Indirect tax

Indirect tax updates


Welcome to this week’s ITU.

It seems the Advocates General (AGs) and the Judges of the CJEU are clearing their desks in preparation for the long summer break away from Luxembourg.  After several quiet weeks we have three cases to consider. Firstly we look at the Judgement on an electrical products retailer,  which provided insurance backed extended warranties.  The Court has ruled that the commissions receivable must be included in the partial exemption calculations so no all the retailer’s input tax is recoverable.

We go on to discuss the time when a supplier must account for output VAT is affected by an agreement to receive the consideration by instalments.  The AG based his opinion on the services having been completed, and therefore says VAT was due at that point. 

Finally we debate the merits of Zipvit’s claim for input tax on historic postal services, at a time when the Post Office, HMRC and Zipvit all thought wrongly that the services were exempt.  In the latest, probably penultimate, round the AG says that the lack of a tax invoice in the hands of Zipvit is fatal to its claim, even if there is a good argument that VAT was included in amounts paid to Royal Mail.

Arguably, none of these case give us any real surprises nor do they changethe status quo. 

Case C695/19  Radio Popular Electrodomesticos SA (Portugal) (8 July)

The CJEU  rules that a retailer must include exempt insurance commissions in its turnover to calculate its partial exemption percentage.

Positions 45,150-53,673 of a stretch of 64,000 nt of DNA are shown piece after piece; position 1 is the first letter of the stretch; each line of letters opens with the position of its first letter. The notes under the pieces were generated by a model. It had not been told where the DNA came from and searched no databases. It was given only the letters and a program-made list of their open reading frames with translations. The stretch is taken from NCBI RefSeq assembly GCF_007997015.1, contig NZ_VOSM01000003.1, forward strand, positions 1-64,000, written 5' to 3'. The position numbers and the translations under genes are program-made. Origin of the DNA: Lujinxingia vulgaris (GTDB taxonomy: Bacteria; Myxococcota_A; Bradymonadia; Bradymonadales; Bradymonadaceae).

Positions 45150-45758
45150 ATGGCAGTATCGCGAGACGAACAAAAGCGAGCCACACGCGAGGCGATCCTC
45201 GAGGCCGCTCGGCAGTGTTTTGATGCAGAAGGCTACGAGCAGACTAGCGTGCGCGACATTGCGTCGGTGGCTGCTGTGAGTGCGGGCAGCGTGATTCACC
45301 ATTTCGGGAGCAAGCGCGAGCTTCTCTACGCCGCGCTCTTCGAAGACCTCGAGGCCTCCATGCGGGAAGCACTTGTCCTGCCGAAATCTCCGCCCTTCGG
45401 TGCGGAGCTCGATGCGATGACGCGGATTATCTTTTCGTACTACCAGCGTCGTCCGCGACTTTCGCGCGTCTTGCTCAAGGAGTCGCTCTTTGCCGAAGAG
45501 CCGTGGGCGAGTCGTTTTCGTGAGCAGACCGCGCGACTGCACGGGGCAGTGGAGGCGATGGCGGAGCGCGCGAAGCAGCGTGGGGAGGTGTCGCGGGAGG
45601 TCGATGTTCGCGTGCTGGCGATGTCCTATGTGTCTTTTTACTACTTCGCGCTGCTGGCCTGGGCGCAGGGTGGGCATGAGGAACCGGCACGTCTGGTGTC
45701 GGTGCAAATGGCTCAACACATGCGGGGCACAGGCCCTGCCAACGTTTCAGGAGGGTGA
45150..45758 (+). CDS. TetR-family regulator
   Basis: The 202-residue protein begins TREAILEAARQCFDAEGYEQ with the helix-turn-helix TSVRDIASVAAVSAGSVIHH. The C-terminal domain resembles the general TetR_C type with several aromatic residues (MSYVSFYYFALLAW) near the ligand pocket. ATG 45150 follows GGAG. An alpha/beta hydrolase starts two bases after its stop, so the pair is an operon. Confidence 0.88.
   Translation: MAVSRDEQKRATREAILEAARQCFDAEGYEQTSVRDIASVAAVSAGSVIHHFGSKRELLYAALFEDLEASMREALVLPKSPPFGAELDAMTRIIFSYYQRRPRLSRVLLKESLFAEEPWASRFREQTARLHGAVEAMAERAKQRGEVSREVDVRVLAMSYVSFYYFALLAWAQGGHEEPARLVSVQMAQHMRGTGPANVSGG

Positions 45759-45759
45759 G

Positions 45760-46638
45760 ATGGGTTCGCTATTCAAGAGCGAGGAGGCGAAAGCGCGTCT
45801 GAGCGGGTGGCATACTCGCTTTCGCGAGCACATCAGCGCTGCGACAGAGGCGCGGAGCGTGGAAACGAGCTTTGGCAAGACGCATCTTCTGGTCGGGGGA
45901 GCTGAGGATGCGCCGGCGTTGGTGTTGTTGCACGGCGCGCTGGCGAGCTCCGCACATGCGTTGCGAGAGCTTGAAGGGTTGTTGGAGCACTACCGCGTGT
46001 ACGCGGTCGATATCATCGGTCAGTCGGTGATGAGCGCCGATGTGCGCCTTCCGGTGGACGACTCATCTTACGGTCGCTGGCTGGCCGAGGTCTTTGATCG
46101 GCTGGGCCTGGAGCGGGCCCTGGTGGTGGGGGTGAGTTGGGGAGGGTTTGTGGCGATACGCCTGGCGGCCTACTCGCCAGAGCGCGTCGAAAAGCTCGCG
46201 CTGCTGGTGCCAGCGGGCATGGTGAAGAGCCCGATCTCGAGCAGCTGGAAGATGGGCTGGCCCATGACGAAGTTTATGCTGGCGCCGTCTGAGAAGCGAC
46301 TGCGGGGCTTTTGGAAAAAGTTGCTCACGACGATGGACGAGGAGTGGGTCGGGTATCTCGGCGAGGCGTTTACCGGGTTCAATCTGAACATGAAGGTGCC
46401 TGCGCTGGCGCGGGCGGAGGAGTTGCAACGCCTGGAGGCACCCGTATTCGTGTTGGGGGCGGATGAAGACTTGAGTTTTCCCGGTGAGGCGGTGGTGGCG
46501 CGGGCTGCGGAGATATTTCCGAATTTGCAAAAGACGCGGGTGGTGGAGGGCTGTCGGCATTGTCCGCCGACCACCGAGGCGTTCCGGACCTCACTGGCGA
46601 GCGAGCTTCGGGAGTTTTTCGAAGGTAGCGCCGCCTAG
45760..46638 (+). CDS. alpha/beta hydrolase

In common with many electrical consumer goods retailers, Radio Popular offers extended warranties to its customers.  These warranties are provided be a separate insurance company to the consumer, and the retailer receives a commission for selling the insurance product.

Radio Popular argued that, even though it was treating the commission income as exempt, it did not need to restrict the recovery of input tax incurred on its costs.

The Court  gave its judgement without the benefit of an Advocate General’s opinion, which means that it considered there was no new point of law to consider.  It concluded that the exempt income could not be excluded from the taxpayer’s turnover, when calculating the partial exemption recovery percentage. 

Comment: the judgement appears to maintain and reinforce the status quo.  It is interesting for specialists that the Court cited six of its previous judgements but did not quote from the Regie Dauphinoise (C-306/94).  In that case an estate agent placed client funds on deposit and kept the interest receivable.  The Court ruled that the income was a direct, permanent and necessary extension of the business’s taxable activity and could not be treated as “incidental”.

In the same way the Court has effectively ruled that Radio Popular’s commissions are a direct, permanent and necessary extension of it taxable retail sales.

Case C-324/20 X BmBH(Germany)  (1 July)

Advocate General says payment by agreed instalments for a single supply of services does not delay the need to account for VAT.

X was a land agent that charged a fee (€1M plus VAT) on a property transaction, and agreed with its customer that the fee could be paid by five annual instalments.

The tax authority asserted that all of the output tax was due up-front, but X disputed this on the basis that the consideration was not yet due.

The AG, agreeing with the tax authority, said that as there was a single supply of services that had been completed (presumably contingent on the property transaction completing) the time of supply is governed by the basic rule set out in Article 63 of the Principal VAT Directive.

He also said that the rules allowing adjustment of the output tax due because of non-payment would not apply just because there were future agreed instalment dates: